The Days of Olde…
Political meetings, picture shows, division court and a jail cell to house the occasional ‟drunk and disorderly. For more than a century, the Dundalk Olde Town Hall has seen a lot of drama in one form or another!-An abbreviated look at a history that deserves a future!!!
The citizens of the village gathered August 3, 1903 to vote for or against the fateful bylaw to pay for the building – a cost of $7,500. The answer was yes, and the lot was acquired in 1904. Doors opened at the brand new town hall in 1905.
The town had its municipal office at the building from that time until the village amalgamated in 2000 with the townships of Egremont and Proton.
Dundalk had a beautiful theatre with opera seats (wooden folding chairs bought from another hall) where people could see ground-breaking movies, travelling Chautauqua variety shows and travelling purveyors of magical and potent elixers and cure-alls.
Perhaps even more importantly, many local ‟stars” were to tread the floorboards over the years in school concerts, church plays and community theatrics. A photograph from about 1918 shows a cast of more than 50 on stage posing for a photo. (Of latter years, director Audrey Oldfield and her team would rival and even exceed this number with their popular Broadway musical productions involving people of all ages.)
For many years, the bell rang from its town at 7 a.m., noon, 1 and 6 p.m. on weekdays, and served as a fire alarm. It was the town hall bell that rang wildly at 6 in the morning on November 11, 1919 to announce the end of the war – and again at the end of WWII. The bell was silent for 20 years after the belfry was lifted down for safety reasons – but in 1982 the bell soared up again.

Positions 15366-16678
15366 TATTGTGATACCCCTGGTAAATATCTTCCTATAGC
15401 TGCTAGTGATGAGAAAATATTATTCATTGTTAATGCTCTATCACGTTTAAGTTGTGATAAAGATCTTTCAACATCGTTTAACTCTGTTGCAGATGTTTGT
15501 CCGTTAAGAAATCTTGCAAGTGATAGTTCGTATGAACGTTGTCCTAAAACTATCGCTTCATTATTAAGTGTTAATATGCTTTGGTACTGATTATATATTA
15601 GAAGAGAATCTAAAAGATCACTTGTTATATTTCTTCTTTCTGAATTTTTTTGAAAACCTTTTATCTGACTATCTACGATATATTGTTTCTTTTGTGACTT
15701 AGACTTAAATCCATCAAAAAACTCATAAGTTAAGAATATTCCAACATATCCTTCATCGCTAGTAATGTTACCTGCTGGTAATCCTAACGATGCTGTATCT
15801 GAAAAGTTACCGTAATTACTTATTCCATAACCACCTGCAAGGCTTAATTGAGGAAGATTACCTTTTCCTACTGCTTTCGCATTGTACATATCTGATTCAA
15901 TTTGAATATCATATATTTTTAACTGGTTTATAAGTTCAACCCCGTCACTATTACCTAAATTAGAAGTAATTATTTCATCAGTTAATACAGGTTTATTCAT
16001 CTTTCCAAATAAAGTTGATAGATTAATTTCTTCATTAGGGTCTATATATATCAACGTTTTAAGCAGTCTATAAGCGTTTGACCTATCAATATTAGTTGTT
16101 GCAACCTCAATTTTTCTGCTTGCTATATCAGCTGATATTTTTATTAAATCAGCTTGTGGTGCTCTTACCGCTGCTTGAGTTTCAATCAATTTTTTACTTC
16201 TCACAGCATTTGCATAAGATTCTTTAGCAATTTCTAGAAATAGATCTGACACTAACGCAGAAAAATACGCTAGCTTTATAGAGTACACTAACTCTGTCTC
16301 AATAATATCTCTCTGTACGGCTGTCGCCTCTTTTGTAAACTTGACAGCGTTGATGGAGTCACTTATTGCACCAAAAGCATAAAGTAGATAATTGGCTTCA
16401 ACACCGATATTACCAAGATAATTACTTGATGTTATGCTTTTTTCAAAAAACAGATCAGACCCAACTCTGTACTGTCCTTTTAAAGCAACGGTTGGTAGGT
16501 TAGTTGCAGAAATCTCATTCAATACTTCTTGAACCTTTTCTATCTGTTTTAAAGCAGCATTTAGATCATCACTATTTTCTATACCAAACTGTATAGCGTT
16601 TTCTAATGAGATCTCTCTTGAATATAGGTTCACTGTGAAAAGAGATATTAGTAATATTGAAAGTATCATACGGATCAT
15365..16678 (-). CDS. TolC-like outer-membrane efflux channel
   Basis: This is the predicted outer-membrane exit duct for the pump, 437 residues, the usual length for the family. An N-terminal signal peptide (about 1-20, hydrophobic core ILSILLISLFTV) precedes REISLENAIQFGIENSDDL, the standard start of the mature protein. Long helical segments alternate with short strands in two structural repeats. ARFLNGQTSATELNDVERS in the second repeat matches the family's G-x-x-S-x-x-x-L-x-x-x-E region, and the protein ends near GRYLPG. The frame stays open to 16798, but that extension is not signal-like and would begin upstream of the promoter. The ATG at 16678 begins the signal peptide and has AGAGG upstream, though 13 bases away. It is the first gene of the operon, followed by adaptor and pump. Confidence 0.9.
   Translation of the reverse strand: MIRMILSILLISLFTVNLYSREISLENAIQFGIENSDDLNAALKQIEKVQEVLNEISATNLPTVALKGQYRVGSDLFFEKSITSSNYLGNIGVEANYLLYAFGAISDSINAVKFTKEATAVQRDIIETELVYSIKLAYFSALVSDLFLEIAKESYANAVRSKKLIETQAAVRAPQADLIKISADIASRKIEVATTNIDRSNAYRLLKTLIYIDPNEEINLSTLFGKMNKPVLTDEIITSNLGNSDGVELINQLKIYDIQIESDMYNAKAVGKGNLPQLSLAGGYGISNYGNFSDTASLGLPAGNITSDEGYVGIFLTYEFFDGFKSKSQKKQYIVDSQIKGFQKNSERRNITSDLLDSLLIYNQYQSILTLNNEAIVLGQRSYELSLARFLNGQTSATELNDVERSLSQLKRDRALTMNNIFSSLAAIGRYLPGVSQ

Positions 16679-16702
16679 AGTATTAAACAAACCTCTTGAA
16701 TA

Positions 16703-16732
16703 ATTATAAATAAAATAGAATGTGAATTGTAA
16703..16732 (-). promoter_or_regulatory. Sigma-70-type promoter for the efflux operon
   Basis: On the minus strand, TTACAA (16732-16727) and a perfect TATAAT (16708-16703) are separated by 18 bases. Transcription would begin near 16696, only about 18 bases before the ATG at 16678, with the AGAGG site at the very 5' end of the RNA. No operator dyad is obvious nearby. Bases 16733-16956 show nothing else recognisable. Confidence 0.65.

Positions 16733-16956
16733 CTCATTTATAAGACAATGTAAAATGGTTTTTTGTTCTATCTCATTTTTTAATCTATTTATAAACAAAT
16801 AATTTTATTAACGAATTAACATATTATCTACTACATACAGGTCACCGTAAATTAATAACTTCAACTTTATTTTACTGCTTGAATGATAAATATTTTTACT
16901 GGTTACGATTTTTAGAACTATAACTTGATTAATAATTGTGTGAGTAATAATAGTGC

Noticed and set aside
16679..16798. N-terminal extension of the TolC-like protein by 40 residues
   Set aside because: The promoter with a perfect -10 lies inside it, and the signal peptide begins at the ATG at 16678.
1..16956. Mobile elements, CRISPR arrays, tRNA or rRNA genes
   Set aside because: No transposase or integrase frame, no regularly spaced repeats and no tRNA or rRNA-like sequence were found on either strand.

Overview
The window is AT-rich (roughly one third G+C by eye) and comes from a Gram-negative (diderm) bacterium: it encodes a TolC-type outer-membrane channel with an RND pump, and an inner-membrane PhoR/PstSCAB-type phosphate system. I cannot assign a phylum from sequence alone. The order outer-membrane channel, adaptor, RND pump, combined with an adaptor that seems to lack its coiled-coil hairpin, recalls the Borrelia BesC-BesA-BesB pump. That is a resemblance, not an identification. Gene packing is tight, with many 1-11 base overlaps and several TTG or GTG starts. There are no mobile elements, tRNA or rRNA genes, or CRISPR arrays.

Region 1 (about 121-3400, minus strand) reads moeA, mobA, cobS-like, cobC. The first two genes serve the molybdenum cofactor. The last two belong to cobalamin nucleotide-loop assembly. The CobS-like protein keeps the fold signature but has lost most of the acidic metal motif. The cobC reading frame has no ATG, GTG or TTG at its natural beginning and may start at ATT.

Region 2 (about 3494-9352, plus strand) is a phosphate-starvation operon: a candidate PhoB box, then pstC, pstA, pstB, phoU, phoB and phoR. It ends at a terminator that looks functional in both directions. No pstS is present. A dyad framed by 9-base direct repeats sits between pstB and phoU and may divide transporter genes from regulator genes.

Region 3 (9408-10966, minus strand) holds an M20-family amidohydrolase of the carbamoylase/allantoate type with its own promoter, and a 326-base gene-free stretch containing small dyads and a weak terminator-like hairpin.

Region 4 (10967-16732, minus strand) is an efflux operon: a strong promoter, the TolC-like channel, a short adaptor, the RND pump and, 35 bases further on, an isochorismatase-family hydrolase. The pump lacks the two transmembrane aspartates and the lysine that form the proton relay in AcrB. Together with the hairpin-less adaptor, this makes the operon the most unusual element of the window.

The meeting hall/council chambers hosted meetings, euchres and dances. Many adults will remember the excitement of the Saturday afternoon movie in the theatre from their childhood.
While the theatre was unused for a period, the village of Dundalk with its clerk Audrey Clarke, and with many citizens worked to re-open the auditorium in October, 1980.
Some 20 years later, more time and money were invested by the community to refurbish the theatre. A Trillium grant also was received though community partner, the Dundalk Lions Club. New cushioned seats were sponsored by local citizens, organizations and businesses. The Dundalk Little Theatre gave money toward new lighting and draperies. That celebration was held March 3, 2001.
The Dundalk Little Theatre continued to use the theatre for plays in spring and fall, and for biennial musicals. Local political meetings during elections or on topics of community interest were held in the theatre.
But in 2013, fire code issues closed the hall with a Dundalk Little Theatre production ready to open. While the council set a citizen task force to examine the issue in 2014, after a structural engineer’s report suggesting the building needed a total gutting and rebuild for $3-$6 million. No further action was taken until another public consultation took place in December, 2017 and January, 2018.
Area residents are again taking an interest in finding a creative way to renew and renovate the theatre and keep this historic building as the landmark and anchor of downtown Dundalk.
Did you know?
That the cistern in the Town Hall basement held a supply of water that was used in battling the McCullough House fire in 1970. The large brink building stood where the Lions Parkette is today. While that historic building on the corner of Main and Proton Streets burned, volunteer firefighters saved the CIBC next door.
“The Olde Town Hall has been an amazing building serving our community for well over a century! … I remember as young child growing up here spending many wonderful days in the theatre watching movies there, it must be saved!”
Resident of Dundalk